the women and the old men and boys.
rebuffed again, the uneasy warrior dropped back into line and renewed
his watch on the dense undergrowth of the bog. Then the answer to the
riddle came to him. The birds in the bog were silent -silent because
they were afraid of something in the swamp.
he shouted. "There are no birds singing! Run!”
his warning came too late. A cloud of arrows hissed from the bog,
felling dozens of the hunting party. Then the Cape Fear Indians sprang
from their perfect concealment in the bog. Their war whoops sounded and
their tomahawks rose and fell as they went about their dreadful
a few of the hunters escaped to carry the tale of the disaster to
Drowning Creek. And there was sorrow in the lodges as the women raised
their drawn faces to the sky and wailed mournfully for their men whose
bodies lay moldering in a circular mound in the Sandhills Country.
about 1940, a party from Chapel Hill made a partial excavation at one
edge of the mound. Their finds indicated the slain warrior had been
dragged from where they fell and dumped in groups. In one section about
three cubic feet in area, thirteen skulls were found. One of these had
the back end bashed in. Inside was the broken blade of the tomahawk that
killed the brave. He was probably running when struck down from behind.
That was the only weapon discovered in the small area they explored, the
victors probably taking the others as loot.
red men moved from Harnett as the white men moved in. There is no
recorded instance of trouble between the two races in this area. As far
as the Indians were concerned the white man brought two powerful allies
with him; a whiskey bottle and smallpox. He didn't need to use gun or
knife when he had these two to work for him.
the Cape }'ear Indians moved or died, save for one small tribe in
Buckhorn. They, too, in time left and today Harnett has no Indians save
a small settlement in the lower end of the county around the Black
are members of that mysterious race called the Croatans in Harnett and
Robeson, Malungions in South Carolina and Redbones in Tennessee. Dozens
of theories have been proposed as their origin, none of them.
satisfactory, save to the author. Back in the early part of this
century, Hannibal L. Godwin, Harnett's only representative to the United
States Congress, was engaged in a hot political race to retain his
congressional seat. He campaigned among the Croatans and promised to
introduce a bill in Congress declaring them members of the Cherokee race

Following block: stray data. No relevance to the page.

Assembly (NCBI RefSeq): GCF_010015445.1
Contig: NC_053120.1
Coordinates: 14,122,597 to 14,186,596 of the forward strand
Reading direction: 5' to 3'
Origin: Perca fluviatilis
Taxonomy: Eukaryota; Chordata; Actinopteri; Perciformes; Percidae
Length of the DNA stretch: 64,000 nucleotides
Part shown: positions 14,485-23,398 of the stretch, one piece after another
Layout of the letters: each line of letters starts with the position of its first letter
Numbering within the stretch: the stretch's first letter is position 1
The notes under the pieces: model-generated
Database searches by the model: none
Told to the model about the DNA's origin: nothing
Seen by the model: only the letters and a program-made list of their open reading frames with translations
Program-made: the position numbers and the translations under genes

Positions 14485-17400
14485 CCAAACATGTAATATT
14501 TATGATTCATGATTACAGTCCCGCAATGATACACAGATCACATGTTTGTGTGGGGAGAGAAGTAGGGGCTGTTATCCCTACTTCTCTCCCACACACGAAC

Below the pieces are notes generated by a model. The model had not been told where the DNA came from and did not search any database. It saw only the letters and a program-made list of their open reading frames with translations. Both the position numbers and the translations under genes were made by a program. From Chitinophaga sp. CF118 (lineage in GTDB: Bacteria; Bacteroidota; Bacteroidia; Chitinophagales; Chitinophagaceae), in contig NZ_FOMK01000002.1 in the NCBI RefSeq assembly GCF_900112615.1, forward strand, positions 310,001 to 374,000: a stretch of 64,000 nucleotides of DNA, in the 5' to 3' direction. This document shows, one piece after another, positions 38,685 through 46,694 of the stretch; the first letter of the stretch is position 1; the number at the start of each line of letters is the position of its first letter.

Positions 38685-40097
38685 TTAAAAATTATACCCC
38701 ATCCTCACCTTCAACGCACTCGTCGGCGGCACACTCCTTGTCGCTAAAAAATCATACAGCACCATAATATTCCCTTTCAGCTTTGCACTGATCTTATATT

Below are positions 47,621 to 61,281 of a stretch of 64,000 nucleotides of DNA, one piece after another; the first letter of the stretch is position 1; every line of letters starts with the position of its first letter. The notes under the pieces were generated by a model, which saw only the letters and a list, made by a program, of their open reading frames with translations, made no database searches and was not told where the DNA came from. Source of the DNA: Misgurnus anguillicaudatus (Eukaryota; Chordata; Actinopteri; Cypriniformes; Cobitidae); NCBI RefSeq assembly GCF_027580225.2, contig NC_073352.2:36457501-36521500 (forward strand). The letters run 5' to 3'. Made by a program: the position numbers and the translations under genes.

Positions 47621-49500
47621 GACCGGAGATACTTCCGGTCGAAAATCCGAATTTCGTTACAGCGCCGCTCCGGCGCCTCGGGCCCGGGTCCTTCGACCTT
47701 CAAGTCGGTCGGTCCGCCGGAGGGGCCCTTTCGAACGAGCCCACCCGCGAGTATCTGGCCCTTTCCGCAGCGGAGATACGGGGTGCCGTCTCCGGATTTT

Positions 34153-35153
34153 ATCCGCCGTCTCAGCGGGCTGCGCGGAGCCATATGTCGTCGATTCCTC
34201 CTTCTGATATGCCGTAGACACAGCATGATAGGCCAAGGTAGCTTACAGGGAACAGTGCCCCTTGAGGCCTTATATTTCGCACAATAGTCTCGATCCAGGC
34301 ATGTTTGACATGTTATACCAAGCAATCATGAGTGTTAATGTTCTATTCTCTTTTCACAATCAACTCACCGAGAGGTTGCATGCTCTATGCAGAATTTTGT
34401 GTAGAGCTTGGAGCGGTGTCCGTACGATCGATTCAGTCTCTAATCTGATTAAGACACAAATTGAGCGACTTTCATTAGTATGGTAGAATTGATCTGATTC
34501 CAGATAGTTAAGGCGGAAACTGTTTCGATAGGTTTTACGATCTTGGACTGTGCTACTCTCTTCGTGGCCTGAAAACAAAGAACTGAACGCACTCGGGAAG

if they would vote for him.
won the election but failed to get his bill through". Much to the
displeasure of the Croatans going around claiming they were Cherokees.
was taken from the Book, "They Passed This Way", a personal
narrative of Harnett County History, by Malcolm Fowler.
1955 when Malcolm Fowler wrote his history of Harnett County entitled They
Passed This Way he stated that the Croatan Indians of Harnett County
maintained only one Indian School, an elementary school called Maple
Grove, located near Erwin. Indian high school age pupils had to ride
school buses more than 60 miles daily to Robeson County where Indians
were more numerous and consequently there were more schools.
the U. S. Supreme Court on May 17, 1954, outlawed racial segregation in
public schools as a violation of the 14th amendment guaranteeing equal
protection of the law, some parents of Indian Children in Harnett,
already had filed a suit in the courts asking that the Harnett County
Board of Education be required to open the Erwin and Dunn High Schools
to Indian pupils.
the later implementation of integrated schools as one result of the U.
S. Supreme Court decision, Indian pupils were assimilated into the Erwin
and Dunn schools. Maple Grove school was closed. The building was later
used as a sheltered workshop for the retarded.
early as 1887 the North Carolina General Assembly had authorized a
teacher training school for Indians in Robeson County, long known as the
State Normal School for Indians.
1941 it was renamed State College for Indians, later shortened to
Pembroke State College. Until 1945 only Indians from Robeson County were
eligible for admission, but in that year the Legislature opened the
college to all Indians regardless of residence.
Indians could attend a four year college!
the U. S. Supreme Court outlawing segregation in 1954, Pembroke College
was opened to all qualified students without regard to race or national
origin. In 1969 the college gained University status and in 1972 became
a component of the University of North Carolina System.
in 1992 proposed legislation to give Croatan Indians tribal status was
pending in the United States Congress, but had not been approved.
Written by: Lois
Byrd, President Of Friends of the Library, August, 1992
Source: The North
Carolina Manual, 1990
Designed by Paul Soublet
Row 1 Number .3
Applique: Debbie Sox